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New county policy curbs use of public money to settle harassment suits

Erie County government has established a new policy forbidding the spending of public money to settle harassment suits against county employees who engage in "intentional wrongdoing or recklessness" or engage in harassment while on the job. The county may be required to defend an employee but would not have to pay out legal damages or settlement money in such circumstances.

This policy reiterates what is already legally permissible under state law, said County Attorney Michael Siragusa.

But it goes a step further by requiring the county attorney to investigate whether an individual offender can be legally forced to repay the county for its expenses if Erie County is named as a co-defendant and must settle a harassment case because of an individual's actions.

The new policy comes on the heels of a legal notice to the county from a woman who alleged she was raped by former Social Services Commissioner Al Dirschberger in December. The complaint against the county states that county administrators were aware of previous sexual harrassment complaints against him but did not take proper action against him.

The issue of harassment claims has also been a hot topic since the rise of the #MeToo and #TimesUp movements at the national level, the exposure of millions in payouts to settle harassment and discrimination claims at the state level, and the current indictment against former Social Services Commissioner Al Dirschberger on rape charges.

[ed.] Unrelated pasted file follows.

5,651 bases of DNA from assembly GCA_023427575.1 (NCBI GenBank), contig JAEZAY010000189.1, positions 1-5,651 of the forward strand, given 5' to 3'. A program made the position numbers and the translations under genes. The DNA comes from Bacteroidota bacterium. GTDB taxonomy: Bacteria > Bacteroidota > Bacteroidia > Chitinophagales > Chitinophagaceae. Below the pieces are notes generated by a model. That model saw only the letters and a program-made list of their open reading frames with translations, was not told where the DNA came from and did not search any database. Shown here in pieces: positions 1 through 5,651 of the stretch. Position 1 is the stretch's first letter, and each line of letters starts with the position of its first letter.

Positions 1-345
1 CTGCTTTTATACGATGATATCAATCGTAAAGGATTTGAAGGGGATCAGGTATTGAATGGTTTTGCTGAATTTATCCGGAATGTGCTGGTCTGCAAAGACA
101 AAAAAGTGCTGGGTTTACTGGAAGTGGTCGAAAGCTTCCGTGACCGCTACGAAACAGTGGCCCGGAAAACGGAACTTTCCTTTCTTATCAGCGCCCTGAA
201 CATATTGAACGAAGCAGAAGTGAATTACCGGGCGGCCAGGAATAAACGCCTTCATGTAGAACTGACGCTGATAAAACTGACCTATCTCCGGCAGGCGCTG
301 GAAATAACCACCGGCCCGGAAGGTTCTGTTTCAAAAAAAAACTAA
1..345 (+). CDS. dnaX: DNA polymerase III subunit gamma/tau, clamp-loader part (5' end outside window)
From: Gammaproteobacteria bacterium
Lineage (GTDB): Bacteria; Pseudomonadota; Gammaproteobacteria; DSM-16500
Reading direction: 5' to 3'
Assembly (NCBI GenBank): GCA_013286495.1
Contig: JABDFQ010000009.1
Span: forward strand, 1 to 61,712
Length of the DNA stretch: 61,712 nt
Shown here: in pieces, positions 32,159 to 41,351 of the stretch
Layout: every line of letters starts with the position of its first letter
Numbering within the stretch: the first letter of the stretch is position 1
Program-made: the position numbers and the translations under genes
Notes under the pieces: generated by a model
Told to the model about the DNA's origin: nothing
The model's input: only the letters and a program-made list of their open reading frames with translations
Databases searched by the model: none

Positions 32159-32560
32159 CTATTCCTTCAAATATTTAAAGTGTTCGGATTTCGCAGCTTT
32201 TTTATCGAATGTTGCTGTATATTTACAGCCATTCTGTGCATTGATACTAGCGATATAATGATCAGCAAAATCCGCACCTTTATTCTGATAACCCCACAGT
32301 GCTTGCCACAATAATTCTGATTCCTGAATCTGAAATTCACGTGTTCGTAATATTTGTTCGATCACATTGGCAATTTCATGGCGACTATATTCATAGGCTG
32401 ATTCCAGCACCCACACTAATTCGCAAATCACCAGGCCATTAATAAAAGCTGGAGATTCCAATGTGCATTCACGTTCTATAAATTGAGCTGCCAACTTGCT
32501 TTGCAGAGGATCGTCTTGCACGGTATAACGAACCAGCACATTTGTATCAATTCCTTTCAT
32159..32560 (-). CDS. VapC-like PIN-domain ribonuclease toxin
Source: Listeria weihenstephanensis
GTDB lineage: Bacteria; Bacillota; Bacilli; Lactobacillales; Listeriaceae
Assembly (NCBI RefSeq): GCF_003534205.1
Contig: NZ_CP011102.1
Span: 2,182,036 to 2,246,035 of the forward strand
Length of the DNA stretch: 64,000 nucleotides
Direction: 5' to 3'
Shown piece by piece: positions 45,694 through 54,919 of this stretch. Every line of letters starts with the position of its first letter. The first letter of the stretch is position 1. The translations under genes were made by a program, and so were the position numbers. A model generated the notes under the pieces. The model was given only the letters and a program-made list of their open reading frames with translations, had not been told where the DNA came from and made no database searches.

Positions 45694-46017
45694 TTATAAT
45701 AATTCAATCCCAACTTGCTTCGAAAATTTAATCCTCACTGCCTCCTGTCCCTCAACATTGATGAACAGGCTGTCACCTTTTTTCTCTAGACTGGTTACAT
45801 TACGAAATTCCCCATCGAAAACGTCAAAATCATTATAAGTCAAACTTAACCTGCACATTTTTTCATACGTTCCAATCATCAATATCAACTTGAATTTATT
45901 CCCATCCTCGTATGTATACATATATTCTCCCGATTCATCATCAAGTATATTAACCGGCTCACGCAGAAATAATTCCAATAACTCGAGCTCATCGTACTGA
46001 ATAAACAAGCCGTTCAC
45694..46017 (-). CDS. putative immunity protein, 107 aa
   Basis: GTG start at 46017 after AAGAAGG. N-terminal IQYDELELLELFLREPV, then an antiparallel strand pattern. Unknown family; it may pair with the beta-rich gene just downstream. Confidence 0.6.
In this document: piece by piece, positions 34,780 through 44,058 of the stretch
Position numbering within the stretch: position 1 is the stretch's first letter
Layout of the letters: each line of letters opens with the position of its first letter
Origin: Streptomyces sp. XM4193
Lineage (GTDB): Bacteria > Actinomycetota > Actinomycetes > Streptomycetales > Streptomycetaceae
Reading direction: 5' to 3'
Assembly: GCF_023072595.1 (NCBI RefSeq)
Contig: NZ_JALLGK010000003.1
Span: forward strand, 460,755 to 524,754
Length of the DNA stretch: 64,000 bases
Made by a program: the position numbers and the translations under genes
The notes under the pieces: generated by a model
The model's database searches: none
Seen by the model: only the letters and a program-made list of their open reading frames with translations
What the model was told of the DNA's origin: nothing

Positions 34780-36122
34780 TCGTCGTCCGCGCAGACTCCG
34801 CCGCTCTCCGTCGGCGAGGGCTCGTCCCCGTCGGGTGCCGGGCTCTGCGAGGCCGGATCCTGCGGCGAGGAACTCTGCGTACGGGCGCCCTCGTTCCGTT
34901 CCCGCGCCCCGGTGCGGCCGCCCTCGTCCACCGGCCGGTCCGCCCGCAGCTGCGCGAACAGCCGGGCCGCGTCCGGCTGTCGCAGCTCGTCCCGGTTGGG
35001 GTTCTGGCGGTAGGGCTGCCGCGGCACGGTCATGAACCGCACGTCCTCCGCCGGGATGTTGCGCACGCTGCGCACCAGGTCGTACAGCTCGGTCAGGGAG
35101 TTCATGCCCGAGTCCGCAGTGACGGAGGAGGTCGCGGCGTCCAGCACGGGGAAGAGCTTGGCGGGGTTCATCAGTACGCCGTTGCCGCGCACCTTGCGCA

County Legislator Lynne Dixon, I-Hamburg, who introduced the resolution to ban the use of public money for harassment settlements, expressed her appreciation for the revised policy. She wants County Executive Mark Poloncarz to institute the revised policy as soon as possible. The county responded that the new policy is in effect now.

“I believe the policy achieves the goals I was hoping for," Dixon said in a statement. "It protects the rights of victims and their ability to get the restitution they deserve, and it protects taxpayers because it holds accountable county employees that discriminate or harass in the workplace."

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